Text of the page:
Cruz bashes Sanders's call to stop MLB's plan to cut some minor league teams

Cruz bashes Sanders's call to stop MLB's plan to cut some minor league teams
© Aaron Schwartz

Sen. Ted CruzRafael (Ted) Edward CruzSunday talk shows: Lawmakers gear up ahead of Monday's House Judiciary hearing Trade deal talks expand as Congress debates tech legal shield Sanders meets with MLB Commissioner Rob Manfred MORE (R-Texas) on Tuesday mocked Sen. Bernie SandersBernie SandersWarren, Buttigieg fight echoes 2004 campaign, serves as warning for 2020 race Democrats battle for Hollywood's cash Sanders, Omar to hit campaign trail in New Hampshire MORE (I-Vt.) over the progressive senator's call for Major League Baseball not to cut some minor league teams as had been proposed by the league. 

Cruz retweeted conservative commentator Ben Shapiro’s comments that Sanders is looking to “fight income inequality” in the sport by “requiring” the major leaguers to “distribute their income” to minor leaguers.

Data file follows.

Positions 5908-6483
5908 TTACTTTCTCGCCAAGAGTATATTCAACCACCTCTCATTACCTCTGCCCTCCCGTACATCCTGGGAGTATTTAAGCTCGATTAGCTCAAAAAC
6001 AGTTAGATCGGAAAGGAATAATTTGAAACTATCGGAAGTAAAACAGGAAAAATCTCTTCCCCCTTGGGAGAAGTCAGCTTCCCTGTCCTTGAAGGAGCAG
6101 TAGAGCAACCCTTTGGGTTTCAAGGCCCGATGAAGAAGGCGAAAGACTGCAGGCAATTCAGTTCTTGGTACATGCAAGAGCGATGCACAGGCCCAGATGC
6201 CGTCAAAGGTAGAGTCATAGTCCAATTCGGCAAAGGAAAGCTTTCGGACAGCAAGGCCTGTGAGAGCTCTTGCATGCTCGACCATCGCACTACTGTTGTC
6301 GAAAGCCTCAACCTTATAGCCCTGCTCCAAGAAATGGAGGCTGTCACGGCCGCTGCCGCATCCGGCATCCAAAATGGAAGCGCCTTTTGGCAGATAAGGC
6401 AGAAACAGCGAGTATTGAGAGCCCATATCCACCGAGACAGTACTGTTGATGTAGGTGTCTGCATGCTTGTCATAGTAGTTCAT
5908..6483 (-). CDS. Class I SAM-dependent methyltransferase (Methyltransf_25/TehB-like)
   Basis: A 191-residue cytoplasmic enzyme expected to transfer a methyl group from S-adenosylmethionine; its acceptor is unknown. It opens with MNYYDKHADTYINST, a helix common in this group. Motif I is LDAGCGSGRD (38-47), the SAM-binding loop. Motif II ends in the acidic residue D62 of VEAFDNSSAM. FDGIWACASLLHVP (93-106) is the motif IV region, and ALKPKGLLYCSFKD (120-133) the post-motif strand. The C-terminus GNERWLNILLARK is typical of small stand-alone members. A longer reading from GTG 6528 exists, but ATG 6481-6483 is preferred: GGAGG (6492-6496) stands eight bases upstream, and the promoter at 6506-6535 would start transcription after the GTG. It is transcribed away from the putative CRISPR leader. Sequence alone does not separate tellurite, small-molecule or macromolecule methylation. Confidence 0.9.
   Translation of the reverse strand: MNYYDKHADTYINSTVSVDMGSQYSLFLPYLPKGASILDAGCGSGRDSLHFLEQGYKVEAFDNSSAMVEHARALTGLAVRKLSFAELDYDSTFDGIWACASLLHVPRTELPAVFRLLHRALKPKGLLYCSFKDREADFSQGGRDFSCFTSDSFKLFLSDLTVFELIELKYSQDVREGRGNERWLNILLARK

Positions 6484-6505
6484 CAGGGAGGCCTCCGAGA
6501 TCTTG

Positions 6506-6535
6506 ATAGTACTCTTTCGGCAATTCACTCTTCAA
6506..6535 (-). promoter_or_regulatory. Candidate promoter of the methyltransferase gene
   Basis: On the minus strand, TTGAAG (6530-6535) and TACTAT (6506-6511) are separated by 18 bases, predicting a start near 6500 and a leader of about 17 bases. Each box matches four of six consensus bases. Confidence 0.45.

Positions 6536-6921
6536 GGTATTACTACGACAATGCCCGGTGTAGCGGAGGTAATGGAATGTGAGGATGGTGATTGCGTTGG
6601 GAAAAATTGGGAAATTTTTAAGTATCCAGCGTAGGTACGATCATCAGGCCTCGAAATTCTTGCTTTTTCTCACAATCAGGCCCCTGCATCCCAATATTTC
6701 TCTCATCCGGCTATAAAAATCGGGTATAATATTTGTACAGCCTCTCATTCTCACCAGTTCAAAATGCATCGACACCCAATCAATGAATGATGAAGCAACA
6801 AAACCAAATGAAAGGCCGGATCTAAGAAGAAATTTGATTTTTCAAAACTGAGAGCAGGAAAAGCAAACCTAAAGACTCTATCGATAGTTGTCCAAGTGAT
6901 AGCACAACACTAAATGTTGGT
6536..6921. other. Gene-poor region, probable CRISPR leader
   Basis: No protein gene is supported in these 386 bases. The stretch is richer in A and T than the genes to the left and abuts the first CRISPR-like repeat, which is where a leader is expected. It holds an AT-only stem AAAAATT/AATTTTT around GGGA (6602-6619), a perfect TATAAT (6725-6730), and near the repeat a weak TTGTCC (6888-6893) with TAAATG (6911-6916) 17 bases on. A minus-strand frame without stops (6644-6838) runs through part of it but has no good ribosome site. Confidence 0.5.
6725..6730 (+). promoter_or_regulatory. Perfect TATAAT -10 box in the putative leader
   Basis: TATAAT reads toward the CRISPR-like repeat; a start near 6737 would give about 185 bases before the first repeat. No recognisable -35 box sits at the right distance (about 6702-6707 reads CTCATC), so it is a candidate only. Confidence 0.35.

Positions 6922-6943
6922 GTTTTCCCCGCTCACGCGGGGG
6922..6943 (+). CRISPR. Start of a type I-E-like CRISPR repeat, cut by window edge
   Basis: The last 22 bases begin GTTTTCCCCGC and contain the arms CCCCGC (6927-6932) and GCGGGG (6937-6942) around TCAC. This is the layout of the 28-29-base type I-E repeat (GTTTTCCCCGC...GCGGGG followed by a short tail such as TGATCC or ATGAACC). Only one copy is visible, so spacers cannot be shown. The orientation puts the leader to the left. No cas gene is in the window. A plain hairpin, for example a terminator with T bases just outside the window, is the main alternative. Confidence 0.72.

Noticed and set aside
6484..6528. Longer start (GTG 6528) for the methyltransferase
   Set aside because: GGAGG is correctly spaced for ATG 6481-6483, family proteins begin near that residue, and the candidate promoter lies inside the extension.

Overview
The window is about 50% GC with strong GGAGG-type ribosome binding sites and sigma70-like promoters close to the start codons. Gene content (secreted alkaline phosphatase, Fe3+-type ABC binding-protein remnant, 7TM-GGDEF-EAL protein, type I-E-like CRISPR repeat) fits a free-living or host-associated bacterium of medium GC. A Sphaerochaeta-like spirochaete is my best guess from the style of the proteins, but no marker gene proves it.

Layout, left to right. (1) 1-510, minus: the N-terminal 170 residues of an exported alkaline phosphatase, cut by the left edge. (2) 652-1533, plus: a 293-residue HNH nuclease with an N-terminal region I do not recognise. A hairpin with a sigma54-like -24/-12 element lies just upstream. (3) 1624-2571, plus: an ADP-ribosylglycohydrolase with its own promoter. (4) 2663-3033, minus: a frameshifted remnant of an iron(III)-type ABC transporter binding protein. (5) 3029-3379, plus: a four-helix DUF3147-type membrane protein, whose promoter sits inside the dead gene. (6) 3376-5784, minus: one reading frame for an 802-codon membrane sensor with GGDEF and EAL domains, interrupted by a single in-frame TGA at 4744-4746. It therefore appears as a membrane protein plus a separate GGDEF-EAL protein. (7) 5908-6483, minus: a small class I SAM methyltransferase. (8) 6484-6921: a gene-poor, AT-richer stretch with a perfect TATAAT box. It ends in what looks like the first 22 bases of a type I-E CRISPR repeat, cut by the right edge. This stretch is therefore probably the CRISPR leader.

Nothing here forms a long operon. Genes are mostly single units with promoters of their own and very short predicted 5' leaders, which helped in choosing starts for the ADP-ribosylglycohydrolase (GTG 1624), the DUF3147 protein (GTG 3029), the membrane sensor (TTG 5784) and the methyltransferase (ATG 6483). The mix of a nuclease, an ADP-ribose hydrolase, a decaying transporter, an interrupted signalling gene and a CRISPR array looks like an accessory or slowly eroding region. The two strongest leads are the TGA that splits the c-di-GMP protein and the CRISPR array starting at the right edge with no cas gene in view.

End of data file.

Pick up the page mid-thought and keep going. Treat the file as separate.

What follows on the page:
“Ben, that’s not nearly socialist enough,” Cruz tweeted. “By govt mandate, all pitchers must now pitch the average speed—we’ll just redistribute MPH from fast pitchers to the slower pitchers. And no batter will be allowed to hit more than the league average.”

Sanders did not call on the league to redistribute players’ salaries. Instead, the senator pushed the commissioner to not shut down minor league teams, as well as called for the league to pay minor league players “a living wage” and make it easier for them to join a union. 


The White House hopeful wrote a letter to Major League Baseball Commissioner Rob Manfred on Monday arguing against a proposal to cut 42 minor league teams. Sanders said it would be “an absolute disaster for baseball fans, workers and communities throughout the country.” 

He also noted that MLB owners pay minor league players as low as $1,160 a month, which is less than the $7.25 minimum wage, but the 20 wealthiest MLB owners have a combined net worth of more than $50 billion. The average major league team is worth nearly $1.8 billion, he added.

Sanders said the proposal “has nothing to do with what is good for baseball, but it has everything to do with greed.”